Have you ever wondered, “Why are my students disconnected, disengaged and unmotivated?” Did you ever painstakingly discuss material in class, only to find that the next class session no one remembered the key points? As a result, they don’t do well in class. Although there is no magic wand to make your students engaged, motivated and retain the information, there is a solution called microlearning that might help!
Microlearning is a teaching strategy that uses a series of short segments of content combined with short activities. It is also called bite-sized learning because it utilizes small, well planned, bite-sized chunks of units or activities. Research on microlearning points out its very real benefits. For example, a study by Giurgiu (2017) found that smaller chunks of content helped students to better retain information and perform better in an end-of-course test. Another study by Liu, Wei, and Gao (2016) found that students’ interest in learning and understanding the material significantly improved. Here are the three steps you can take to create a microlearning environments.
Step 1: Determine the learning goals for your class
It is the end of the class time; students are walking out of your classroom or leaving your online session. What do you hope your students have learned how to do, feel, or know by the end of the class? Learning goals may extend beyond simple content goals to others that include learning how to learn, the ability to apply concepts to other contexts and more. Two well-known taxonomies to guide instructors in creating learning goals are Bloom’s Taxonomy of Learning and Fink’s Taxonomy of Significant Learning.
Step 2: Break down your content
The next element in creating a microlearning environment is breaking down the content into small bites. Microlearning is designed to avoid the cognitive overload that can happen when too much material is delivered to students all at once, and it supports Hattie and Yates’s (2014) claim that learning new material/skills distributed across several spaced short sessions, is more effective than a single longer session in retaining information. The idea here is to introduce new information, immediately revisit it and actively use the material/concepts/skills in order to engage students, deepen understanding and move it to long-term memory.
When creating a microlearning environment, it is important to consider three main elements:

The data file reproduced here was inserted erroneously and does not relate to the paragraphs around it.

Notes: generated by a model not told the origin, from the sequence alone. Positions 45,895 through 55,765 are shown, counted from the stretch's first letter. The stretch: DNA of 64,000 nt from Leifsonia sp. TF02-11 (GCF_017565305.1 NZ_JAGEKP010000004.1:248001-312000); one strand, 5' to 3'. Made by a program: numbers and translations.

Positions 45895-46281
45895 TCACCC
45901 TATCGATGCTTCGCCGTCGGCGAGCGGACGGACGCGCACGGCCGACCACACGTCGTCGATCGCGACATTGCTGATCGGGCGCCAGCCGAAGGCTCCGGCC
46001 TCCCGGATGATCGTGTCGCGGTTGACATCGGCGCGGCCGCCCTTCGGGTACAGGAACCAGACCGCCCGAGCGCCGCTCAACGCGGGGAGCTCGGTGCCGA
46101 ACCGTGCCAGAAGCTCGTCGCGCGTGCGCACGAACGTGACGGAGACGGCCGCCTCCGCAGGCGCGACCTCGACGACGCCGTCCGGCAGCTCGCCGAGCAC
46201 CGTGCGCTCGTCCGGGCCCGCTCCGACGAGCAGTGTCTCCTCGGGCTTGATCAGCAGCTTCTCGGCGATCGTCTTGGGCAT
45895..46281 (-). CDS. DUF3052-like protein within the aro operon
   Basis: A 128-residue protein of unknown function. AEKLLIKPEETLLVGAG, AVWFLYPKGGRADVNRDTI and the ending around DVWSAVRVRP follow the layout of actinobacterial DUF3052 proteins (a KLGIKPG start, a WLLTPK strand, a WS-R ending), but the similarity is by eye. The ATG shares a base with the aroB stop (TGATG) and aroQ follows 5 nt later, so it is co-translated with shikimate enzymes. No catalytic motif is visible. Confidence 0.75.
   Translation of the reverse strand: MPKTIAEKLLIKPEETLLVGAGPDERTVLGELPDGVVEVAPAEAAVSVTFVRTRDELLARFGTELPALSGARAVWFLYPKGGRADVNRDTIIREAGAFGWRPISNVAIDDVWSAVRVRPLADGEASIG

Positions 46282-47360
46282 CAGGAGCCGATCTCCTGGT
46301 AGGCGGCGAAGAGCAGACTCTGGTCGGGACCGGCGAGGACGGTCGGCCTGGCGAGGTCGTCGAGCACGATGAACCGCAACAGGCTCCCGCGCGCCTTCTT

A single learning goal. Each microlearning unit should focus on just one specific learning goal. What is the one desired result that you want your students to achieve by the end of the unit?
Learning in small units. Content should be broken down into smaller units containing micro activities which can be followed by short comprehension checks or low-stakes mini quizzes.
Length. The total time to complete a single microlearning unit should not exceed 15 to 20 minutes. Each micro-activity typically takes the learner about 3-5 mins to complete. Designing in this way forces the instructor to focus on the most essential must-know information.
Step 3: Create your mini class activities and assessment
In a microlearning unit, you break down your unit into a variety of micro-activities based on the content you determined in step 2. One great resource is a book titled “Student Engagement Techniques: A Handbook for College Faculty” which discusses 50 techniques for engaging students in classroom learning. The activities are divided into different categories including critical thinking, creative thinking, problem solving, assessments, and more. Assessments here should be “for learning” not “of learning.” This means that you provide a low-stakes mini- assessment to help your students improve their learning and do better. These assessments can intersect with class activities, or not. Either way, they should be meaningful, short but challenging, and followed immediately by feedback. Feedback is important at this stage to reinforce knowledge, correct misunderstandings and thus influence future learning.
Microlearning or bite-sized learning is a teaching strategy to deliver content in small, very focused chunks. Just like food, you don’t want to stuff your stomach with a lot of food that would be hard to digest. You would eat some now and some later once you’re hungry and ready to eat again. Microlearning environments are designed using digestible content to to allow information to move to long-term memory. The goal is not just to engage students in small micro-learning activities, but to also help them to eventually retain information. So just remember, keep it small, short and focused, and those micro steps will lead to macro results!